And with a performance bond, the state would have to go through a claims process to claw back the money if the provider failed to honor its commitment. Letters of credit, however, are demand instruments that can be taken at any time if the provider fails to do its job — something state officials say is necessary to protect taxpayers.

Bowles and others spoke at a public hearing Aug. 19 on the permanent changes to the broadband grants. The Arkansas Department of Commerce will take the comments into consideration before submitting the final rule for legislative review, Alisha Curtis, chief communications and legislative director at the state Department of Commerce, said in an email to Arkansas Business. Curtis said a hearing on the changes could take place in October.

State Rep. Reginald Murdock, D-Marianna, told Arkansas Business last week that he has heard smaller providers’ concerns and plans to talk to agency officials about what could be done.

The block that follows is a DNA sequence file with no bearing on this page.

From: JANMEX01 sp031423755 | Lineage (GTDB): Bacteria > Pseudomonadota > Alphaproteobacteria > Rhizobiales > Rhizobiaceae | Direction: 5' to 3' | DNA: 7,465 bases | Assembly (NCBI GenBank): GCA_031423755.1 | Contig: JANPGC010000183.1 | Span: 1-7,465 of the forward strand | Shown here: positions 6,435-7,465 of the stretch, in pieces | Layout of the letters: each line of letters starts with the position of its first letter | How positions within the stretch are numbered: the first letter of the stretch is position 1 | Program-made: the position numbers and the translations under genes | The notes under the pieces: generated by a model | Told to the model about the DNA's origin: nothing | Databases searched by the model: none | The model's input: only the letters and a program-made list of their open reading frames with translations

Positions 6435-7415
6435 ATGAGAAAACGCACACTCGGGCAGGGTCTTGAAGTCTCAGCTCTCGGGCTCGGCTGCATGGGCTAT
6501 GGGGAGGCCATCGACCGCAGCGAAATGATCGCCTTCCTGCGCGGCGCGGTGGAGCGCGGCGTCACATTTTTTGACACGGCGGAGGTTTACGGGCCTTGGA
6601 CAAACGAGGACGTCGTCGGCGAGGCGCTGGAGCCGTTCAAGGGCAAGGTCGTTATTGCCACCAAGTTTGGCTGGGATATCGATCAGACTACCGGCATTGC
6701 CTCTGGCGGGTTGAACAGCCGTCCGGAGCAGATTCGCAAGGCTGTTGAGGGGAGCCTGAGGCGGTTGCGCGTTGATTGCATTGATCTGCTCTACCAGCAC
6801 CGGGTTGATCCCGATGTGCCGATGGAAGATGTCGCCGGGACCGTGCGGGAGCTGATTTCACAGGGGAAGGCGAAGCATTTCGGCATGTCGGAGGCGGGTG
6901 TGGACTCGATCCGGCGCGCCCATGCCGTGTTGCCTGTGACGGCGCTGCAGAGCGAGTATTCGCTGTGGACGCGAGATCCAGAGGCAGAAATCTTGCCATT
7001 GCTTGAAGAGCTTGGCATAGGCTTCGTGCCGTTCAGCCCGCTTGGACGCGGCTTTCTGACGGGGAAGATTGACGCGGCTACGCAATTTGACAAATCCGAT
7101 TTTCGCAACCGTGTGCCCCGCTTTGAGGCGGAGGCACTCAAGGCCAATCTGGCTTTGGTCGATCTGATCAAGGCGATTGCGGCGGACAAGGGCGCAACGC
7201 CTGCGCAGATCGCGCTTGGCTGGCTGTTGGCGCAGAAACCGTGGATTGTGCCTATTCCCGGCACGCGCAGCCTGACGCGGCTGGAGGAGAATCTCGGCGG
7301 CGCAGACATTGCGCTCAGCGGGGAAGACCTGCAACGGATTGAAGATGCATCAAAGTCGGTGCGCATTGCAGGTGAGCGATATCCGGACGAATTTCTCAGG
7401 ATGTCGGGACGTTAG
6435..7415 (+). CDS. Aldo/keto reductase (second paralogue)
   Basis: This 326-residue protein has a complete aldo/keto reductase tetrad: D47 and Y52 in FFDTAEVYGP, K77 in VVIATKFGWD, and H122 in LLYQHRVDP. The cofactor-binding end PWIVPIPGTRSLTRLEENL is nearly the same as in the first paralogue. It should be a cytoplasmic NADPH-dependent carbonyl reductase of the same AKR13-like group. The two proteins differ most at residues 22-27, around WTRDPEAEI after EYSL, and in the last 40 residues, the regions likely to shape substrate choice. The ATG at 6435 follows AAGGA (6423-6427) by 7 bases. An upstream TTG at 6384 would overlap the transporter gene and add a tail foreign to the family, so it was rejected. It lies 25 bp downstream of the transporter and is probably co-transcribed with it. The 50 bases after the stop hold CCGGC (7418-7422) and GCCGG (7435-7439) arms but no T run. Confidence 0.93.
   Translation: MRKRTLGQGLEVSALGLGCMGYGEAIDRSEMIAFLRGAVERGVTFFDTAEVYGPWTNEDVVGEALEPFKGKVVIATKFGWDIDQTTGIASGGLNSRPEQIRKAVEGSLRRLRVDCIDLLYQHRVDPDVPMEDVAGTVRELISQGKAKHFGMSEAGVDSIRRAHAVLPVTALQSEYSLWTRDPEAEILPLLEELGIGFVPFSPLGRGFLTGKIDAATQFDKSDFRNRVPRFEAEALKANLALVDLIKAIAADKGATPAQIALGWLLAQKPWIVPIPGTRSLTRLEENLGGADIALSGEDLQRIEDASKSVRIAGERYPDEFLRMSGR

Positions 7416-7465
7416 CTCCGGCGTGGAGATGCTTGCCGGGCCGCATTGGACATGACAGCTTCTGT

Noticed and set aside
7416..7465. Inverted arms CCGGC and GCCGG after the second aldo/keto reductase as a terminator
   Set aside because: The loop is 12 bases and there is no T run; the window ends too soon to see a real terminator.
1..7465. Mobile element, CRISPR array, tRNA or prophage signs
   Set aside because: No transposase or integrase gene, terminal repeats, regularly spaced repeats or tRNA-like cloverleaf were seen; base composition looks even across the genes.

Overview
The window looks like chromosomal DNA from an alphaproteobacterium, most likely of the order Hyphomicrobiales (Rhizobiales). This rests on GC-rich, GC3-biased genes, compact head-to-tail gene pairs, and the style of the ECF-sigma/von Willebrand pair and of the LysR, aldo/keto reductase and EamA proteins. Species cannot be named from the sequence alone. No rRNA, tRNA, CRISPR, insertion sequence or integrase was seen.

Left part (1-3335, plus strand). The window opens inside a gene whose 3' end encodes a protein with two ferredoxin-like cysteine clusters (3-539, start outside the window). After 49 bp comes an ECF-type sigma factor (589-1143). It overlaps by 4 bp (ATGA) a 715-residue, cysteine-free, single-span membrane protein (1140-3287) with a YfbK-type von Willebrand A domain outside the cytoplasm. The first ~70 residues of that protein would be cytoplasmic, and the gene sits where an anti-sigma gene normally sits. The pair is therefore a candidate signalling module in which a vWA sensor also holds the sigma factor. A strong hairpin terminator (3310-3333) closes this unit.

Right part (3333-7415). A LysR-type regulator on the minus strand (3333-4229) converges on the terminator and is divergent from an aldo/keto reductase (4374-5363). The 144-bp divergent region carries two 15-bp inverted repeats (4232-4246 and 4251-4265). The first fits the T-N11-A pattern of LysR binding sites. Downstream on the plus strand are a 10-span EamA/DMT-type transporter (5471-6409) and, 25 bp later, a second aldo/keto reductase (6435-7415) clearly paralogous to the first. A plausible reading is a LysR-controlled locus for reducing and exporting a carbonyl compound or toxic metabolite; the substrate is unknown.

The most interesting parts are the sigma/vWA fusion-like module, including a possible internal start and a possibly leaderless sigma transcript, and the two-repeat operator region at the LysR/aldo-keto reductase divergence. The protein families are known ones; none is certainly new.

State Sen. Kim Hammer, R-Benton, chair of the Administrative Rules Subcommittee of the ALC, said the letter of credit requirement was added because of fears that a provider would get the grant money and not finish the project. “There could be a lot of money out the door, and then we would have to step in and have somebody else finish it out,” he said. “There was actually no clawback or recourse that we would have as a state.”

Curtis said that a letter of credit is part of the federal requirements issued by the National Telecommunications & Information Administration in connection with the 2021 federal infrastructure bill that could provide at least $100 million to Arkansas for broadband. “These federal requirements make no provision for substituting a performance bond,” she said, adding that a letter of credit is already a requirement for grants issued by the Federal Communications Commission under the Rural Digital Opportunity Fund